‘Tough guy’ cop appointed to head London police

The UK's most senior policeman says he wants criminals to fear the police. It's tough talk, reminiscent of the crackdowns with which 'supercop' Bill Bratton reduced crime rates in violent US cities.

He has been hailed as 'a crime busting machine', a tough Yorkshireman who calls his approach to crime-fighting 'total policing'. And as the new head of London's Metropolitan Police, Bernard Hogan-Howe's mettle will be tested by a raft of challenges facing the UK's largest police force.

In the wake of the phone-hacking scandal, which implicated the police in failing to investigate allegations of criminal activity by tabloid newspapers to which they had links, and August's rioting and looting in parts of the capital, 'the Met' as it is known has lost some public confidence and has low morale.

Last month, the Prime Minister wanted to call in America's famous 'supercop' Bill Bratton to help rescue the situation. British police, at the highest levels, were insulted and rejected the idea they could learn from the man under whose leadership the New York murder rate fell by between 50 and 70 per cent.

Critics say that Bratton's successes in New York, and in Boston and Los Angeles, where he also dramatically reduced the murder rates, coincided with a huge increase in police numbers – in the UK, the police are facing drastic and unpopular cuts.

But his approach was radical, and based on social science: researchers found that a general atmosphere of neglect, disorder and petty crime signalled to residents that they should fear crime, and to criminals that they would get away with it.

By combining tough enforcement with a focus on factors like broken street lights and antisocial behaviour, Bratton's forces made sure neighbourhoods were gradually brought under control.

In the new Met chief, the politicians hope they have found a home-grown 'supercop' with his own version of zero tolerance: In Liverpool, Hogan-Howe led a crusade against criminal gangs and made the streets safer by insisting on metal detectors to pick up anyone carrying a knife.

Law versus order

This opera-loving, horse-riding tough guy sounds, as some would-be wits in the media have pointed out, too good to be true – more like the hero of a television cop show than a real live policeman. The day after getting the job, it emerged that he personally chased and caught some bicycle thieves after a meeting with the London Mayor a few weeks ago.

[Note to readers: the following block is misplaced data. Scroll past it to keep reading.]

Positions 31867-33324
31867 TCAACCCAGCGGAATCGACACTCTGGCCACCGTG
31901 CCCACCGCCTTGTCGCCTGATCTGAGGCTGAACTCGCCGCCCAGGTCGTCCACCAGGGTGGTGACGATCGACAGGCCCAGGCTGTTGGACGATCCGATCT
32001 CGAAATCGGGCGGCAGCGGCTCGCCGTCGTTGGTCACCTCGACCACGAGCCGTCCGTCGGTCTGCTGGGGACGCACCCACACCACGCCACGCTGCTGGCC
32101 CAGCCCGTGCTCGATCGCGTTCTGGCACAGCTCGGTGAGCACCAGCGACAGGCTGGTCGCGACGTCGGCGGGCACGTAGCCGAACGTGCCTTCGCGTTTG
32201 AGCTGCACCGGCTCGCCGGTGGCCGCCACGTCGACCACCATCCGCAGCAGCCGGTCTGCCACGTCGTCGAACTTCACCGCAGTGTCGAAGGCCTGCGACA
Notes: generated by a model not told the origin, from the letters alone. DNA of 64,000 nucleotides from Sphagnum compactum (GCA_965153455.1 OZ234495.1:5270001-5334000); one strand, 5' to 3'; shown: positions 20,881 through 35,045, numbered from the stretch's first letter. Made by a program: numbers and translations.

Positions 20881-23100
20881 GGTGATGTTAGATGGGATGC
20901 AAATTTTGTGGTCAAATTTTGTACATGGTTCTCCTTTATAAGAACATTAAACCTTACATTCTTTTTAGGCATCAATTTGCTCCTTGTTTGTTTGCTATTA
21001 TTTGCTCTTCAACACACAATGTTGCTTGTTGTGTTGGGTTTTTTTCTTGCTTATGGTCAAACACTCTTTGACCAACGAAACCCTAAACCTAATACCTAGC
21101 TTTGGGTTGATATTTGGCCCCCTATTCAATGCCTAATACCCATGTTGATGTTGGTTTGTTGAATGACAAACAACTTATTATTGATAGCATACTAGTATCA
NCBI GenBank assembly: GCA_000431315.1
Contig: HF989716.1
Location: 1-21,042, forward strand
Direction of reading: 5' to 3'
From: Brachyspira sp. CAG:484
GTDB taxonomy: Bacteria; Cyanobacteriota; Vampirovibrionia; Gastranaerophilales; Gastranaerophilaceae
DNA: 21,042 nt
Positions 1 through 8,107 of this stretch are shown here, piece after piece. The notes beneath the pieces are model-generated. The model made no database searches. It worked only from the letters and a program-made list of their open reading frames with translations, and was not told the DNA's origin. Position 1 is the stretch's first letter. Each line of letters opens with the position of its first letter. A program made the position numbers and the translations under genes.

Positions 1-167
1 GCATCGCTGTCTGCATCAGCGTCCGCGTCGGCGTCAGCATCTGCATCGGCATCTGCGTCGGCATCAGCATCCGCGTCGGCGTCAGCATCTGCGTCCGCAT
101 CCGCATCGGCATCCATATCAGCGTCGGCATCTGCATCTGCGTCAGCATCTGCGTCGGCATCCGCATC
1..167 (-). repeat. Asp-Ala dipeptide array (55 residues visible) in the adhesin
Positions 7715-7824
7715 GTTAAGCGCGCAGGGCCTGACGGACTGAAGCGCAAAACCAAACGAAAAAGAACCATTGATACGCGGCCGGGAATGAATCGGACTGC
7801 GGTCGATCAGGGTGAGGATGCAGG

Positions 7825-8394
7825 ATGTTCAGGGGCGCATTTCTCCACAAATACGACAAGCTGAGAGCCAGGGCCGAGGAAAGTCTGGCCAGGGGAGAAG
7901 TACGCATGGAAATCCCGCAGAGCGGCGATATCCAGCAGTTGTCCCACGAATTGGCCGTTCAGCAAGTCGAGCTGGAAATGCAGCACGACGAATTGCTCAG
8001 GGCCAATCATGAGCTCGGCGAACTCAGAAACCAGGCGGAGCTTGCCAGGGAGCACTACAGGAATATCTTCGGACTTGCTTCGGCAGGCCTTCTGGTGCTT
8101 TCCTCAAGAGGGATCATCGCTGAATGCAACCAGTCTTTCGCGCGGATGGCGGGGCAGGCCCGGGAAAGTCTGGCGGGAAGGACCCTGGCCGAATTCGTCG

But during the four years when he was in charge of Merseyside's police, Hogan-Howe's strategy led to the largest fall in offending and antisocial behaviour of any area in England and Wales.

Faced with falling police numbers and a more sceptical culture, can he succeed in London too?

You Decide

  1. 'Police are only the heroes of stories for older generations. Young people admire outlaws and rebels.' Do you agree?
  2. The previous, Labour government had a catchy slogan to argue there were social factors behind criminal behaviour: 'Tough on crime, tough on the causes of crime.' Do you agree, or is 'tough on crime' enough?


  1. What qualities would you look for in a police chief? Write down a top five and compare your list with other people's.
  2. Prepare and deliver a short speech arguing either for or against zero tolerance policing.

Some People Say...

“Getting tough on criminals is a waste of time.”

What do you think?

Q & A

How exactly did Bratton bring down US urban crime rates?
Two main policies, which are linked. The 'broken windows' or 'zero tolerance' approach, based on the idea that if you make sure an area is well cared-for and tackle even low-grade offending like graffiti and fare-dodging, you create a social environment in which citizens feel the police are on their side and criminality is deterred.
OK, so you create a civilised environment, then what?
Well, Bratton also pioneered the use of data to track all the details of offending within small areas, with every spike in crime or disorder followed up to prevent more incidents. This also allows intelligent links to be made between, say, drug deals and robberies in an area.

Word Watch

Social science
An umbrella term to describe academic disciplines that study society. It can be quantitative, using analysis of data, or qualitative, analysing more nebulous things like attitudes and behaviour.
Zero tolerance
This has become the popular term for policing based on the 'broken windows' theory that disorder and low-level crime in an area leads to fear of crime, ordinary citizens leaving, and an 'anything goes' signal to criminals. It advocates cracking down on even petty crime to stop this vicious circle.


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